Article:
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Autism-Vaccine Link Researcher Andrew Wakefield Accused of Faking His Data

News & Comment

Steven Novella

Skeptical Inquirer Volume 33.3, May / June 2009

Andrew Wakefield, the researcher who in 1998 sparked the public controversy over whether the MMR (mumps measles and rubella) vaccine is linked to autism, may have faked his data. Wakefield and others published a small study of only twelve subjects in The Lancet claiming it was evidence for a link between the MMR vaccine and autism (Wakefield 1998). As a result, compliance with the MMR dropped from 92 percent in the U.K. down to 85 percent, and measles cases soared from only fifty-eight cases in 1998 to 1,348 cases in 2008. Fears have also spread to the U.S., where measles cases are also starting to increase.

Wakefield’s paper has already been thoroughly discredited, and subsequent studies have shown convincingly that there is a lack of association between MMR or vaccines in general and autism. For example, one of the key components of Wakefield’s theory is that autism is linked to gastrointestinal disorders in some children, potentially allowing the measles virus from the vaccine to enter the bloodstream and wreak havoc. A replication of Wakefield’s experiment by Mady Hornig was published last September in PLoS ONE (Hornig 2008). Hornig found no correlation between MMR and autism and also did not find the measles virus in the guts of children with autism and GI complaints, directly contradicting Wakefield.

Far larger than the scientific controversy stirred up by Wakefield, which has largely been settled, is the storm of ethical concerns regarding his scientific behavior. In 2004, ten of Wakefield’s co-authors withdrew their names from the original publication, and The Lancet’s editors published a retraction, citing undisclosed conflicts of interest by Wakefield (Lancet 2004). Specifically, Wakefield did not disclose a large consulting fee he received from attorneys representing clients suing over claims that their children’s autism was caused by MMR. In fact, eleven of the twelve children in Wakefield’s study were part of the litigation. Further, nine months prior to publishing the study, Wakefield applied for a patent for a new MMR vaccine that he claimed was safer. He therefore stood to make phenomenal profits from scares over the current vaccine’s safety (Deer 2008).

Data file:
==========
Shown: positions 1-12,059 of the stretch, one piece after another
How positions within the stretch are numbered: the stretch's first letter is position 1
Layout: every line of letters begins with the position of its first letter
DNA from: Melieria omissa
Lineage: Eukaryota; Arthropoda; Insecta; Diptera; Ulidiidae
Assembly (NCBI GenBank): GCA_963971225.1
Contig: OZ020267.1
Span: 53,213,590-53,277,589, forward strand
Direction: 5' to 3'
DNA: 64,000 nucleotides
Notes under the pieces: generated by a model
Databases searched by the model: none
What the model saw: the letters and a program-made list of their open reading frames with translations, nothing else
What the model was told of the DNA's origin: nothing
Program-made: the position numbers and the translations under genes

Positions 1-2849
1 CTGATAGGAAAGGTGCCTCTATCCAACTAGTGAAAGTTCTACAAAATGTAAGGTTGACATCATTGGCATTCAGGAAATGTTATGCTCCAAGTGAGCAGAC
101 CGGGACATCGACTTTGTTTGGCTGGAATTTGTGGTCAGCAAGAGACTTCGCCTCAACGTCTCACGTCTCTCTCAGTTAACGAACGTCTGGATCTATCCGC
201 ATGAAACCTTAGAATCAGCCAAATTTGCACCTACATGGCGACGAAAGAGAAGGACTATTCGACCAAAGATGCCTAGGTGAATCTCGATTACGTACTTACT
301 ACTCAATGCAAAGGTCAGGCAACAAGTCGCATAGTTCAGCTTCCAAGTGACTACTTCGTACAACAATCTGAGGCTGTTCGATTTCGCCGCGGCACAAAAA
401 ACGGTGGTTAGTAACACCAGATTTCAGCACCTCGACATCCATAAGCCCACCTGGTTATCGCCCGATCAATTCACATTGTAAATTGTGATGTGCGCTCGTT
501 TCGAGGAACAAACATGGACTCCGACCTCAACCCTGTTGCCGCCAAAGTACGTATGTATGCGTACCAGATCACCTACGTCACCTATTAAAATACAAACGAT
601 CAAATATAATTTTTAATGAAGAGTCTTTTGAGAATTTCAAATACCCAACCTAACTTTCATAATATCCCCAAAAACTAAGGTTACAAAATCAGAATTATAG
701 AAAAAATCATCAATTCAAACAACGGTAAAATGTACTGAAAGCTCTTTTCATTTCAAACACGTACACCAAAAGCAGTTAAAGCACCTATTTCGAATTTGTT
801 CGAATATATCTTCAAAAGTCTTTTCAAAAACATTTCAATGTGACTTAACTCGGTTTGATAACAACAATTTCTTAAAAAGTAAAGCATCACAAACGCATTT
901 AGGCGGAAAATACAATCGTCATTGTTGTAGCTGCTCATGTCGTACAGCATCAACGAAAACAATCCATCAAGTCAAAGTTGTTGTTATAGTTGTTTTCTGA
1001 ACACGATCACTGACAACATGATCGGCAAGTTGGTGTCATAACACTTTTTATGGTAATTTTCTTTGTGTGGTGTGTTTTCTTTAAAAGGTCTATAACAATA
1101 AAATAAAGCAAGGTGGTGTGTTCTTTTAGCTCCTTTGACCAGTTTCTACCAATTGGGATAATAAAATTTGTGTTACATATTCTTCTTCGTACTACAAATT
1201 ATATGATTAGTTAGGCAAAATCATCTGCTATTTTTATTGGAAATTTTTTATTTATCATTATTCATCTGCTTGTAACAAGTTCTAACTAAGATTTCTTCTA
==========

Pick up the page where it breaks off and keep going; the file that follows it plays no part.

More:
Investigative journalist Brian Deer has been putting the pieces of the Wakefield puzzle together for several years now. His investigations recently uncovered evidence that Wakefield may also have faked his original data. He writes: “Our investigation, confirmed by evidence presented to the General Medical Council (GMC), reveals that: In most of the twelve cases, the children’s ailments as described in The Lancet were different from their hospital and GP records. Although the research paper claimed that problems came on within days of the jab, in only one case did medical records suggest this was true, and in many of the cases medical concerns had been raised before the children were vaccinated. Hospital pathologists, looking for inflammatory bowel disease, reported in the majority of cases that the gut was normal. This was then reviewed and The Lancet paper showed them as abnormal” (Deer 2009).

Andrew Wakefield remains under investigation by the U.K.’s General Medical Council for ethics violations. He remains unrepentant about his claims and has since moved to America, where he runs the Thoughtful House autism center in Austin, Texas.


Steven Novella

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Steven Novella, MD, is an assistant professor of neurology at Yale University School of Medicine. He is the host of the Skeptics’ Guide to the Universe podcast, author of the NeuroLogica blog, executive editor of the Science-Based Medicine blog, and president of The New England Skeptical Society.